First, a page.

Based upon the strategic plan, Dr. McIntyre allocated nearly 4,000 square feet of laboratory space in the 102 Wing of Building T (shown at left) to be used for GRTC courses. The space provided by the Dean is in a historically significant building known on campus as Technology I. Technology I was one of the original University of Houston buildings and was constructed in the late 1920’s. During the 1940’s, the building gained some notoriety because it was used by the military as the Houston-area training facility for personnel preparing to fight in World War II. It is reportedly one of the first air-conditioned classroom buildings built in the State of Texas.

Of the approximately 4,000 square feet allocated by the Dean to GRTC, 1,500 square feet (known as Rooms 102A-T and 102B-T) were occupied in Fall 1999. Digital prepress, multimedia, and web development classes were taught in Room 102A-T, shown at left in a 2001 photograph. Analog and digital photography, film assembly, platemaking, color management, and color output have all been taught in Room 102B-T. Room 102A-T accommodated 30 students and Macintosh workstations, as well as output devices and other peripherals.

The remaining 2,500 square feet, known as Room 102F, was occupied in 2000 and was used for image transfer—single and multicolor conventional and digital presses—as well as bindery and finishing equipment. In anticipation of the 2004 International Graphic Arts Education Association Conference, the Information and Logistics Technology Department, in 2003, purchased its first multi-color press, a Ryobi 3302-HA. The photo at left shows the machine being delivered prior to its installation in 102F.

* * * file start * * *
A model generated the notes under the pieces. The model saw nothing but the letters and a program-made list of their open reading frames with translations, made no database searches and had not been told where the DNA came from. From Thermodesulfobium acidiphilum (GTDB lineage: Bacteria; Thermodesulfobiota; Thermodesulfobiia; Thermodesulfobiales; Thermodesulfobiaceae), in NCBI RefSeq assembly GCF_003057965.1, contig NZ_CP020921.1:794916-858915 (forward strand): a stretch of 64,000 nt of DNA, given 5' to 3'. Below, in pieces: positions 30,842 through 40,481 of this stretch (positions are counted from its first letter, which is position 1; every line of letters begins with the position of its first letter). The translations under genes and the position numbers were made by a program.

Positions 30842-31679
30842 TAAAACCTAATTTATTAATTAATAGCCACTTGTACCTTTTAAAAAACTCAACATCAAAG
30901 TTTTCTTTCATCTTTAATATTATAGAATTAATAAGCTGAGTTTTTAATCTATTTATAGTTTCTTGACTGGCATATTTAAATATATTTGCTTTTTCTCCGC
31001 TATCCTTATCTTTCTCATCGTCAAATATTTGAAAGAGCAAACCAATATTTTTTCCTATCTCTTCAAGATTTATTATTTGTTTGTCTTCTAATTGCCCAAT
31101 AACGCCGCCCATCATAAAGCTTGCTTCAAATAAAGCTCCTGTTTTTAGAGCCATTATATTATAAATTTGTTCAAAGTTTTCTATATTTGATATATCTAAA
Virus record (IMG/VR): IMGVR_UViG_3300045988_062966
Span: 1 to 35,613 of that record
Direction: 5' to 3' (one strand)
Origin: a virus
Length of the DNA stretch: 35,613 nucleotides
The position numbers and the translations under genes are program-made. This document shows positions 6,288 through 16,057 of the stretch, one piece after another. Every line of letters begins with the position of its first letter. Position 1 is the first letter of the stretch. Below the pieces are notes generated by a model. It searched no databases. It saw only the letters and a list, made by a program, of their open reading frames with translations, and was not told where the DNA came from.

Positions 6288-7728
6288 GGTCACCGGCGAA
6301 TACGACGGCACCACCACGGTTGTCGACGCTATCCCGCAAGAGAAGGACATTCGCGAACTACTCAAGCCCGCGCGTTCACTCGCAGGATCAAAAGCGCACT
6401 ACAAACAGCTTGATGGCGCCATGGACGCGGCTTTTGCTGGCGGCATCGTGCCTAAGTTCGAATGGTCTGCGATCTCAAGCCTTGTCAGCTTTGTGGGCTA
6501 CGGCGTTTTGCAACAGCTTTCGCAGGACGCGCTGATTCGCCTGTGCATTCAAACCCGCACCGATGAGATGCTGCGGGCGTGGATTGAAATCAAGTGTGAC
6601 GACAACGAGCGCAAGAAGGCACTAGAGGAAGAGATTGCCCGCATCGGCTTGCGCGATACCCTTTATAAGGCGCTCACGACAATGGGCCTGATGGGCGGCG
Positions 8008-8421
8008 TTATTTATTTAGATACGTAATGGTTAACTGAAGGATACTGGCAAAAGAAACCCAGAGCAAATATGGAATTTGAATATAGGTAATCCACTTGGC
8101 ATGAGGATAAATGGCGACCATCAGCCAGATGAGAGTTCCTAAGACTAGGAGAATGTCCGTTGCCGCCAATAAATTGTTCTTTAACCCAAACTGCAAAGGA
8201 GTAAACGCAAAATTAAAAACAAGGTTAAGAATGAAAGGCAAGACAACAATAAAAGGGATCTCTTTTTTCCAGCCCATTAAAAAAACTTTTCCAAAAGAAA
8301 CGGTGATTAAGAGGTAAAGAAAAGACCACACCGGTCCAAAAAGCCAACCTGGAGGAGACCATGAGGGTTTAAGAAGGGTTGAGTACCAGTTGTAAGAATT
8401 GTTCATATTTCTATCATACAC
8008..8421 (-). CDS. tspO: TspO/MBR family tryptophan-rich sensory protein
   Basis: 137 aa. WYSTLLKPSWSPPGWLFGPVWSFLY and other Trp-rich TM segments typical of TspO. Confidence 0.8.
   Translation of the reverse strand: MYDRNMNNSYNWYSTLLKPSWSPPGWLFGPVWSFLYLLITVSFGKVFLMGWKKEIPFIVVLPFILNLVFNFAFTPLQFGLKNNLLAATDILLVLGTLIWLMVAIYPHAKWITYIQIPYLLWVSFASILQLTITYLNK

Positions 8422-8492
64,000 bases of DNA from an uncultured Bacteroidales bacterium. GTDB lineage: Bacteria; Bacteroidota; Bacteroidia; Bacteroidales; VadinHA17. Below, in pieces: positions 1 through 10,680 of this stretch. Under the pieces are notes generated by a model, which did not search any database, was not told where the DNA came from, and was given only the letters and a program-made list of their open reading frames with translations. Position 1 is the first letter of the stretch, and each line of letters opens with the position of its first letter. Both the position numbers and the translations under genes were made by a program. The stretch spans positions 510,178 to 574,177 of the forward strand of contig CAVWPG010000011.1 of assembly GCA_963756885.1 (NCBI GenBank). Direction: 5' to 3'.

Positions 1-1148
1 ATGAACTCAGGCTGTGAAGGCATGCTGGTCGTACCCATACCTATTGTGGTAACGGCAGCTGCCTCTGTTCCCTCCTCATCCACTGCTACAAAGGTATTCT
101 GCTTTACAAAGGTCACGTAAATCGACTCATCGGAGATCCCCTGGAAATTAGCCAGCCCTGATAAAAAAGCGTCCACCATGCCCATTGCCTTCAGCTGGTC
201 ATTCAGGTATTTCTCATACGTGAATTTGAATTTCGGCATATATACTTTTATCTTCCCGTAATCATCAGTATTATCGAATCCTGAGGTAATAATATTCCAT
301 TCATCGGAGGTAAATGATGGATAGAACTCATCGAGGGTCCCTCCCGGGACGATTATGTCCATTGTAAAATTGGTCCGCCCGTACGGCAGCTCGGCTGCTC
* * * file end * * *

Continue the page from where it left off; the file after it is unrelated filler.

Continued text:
Over the years, the Graphic Communications Technology laboratories were filled with a variety of state-of-the-art equipment that was updated on a regular basis.

Digital Media: The Vision Becomes a Reality

Recognizing the trend to distribute graphic content through multiple media, the GRTC faculty and staff, in 2005, began to create a new program that would prepare students to manage communications projects that integrate internet, photographic, videographic, and computer graphics communications channels with conventional print technology.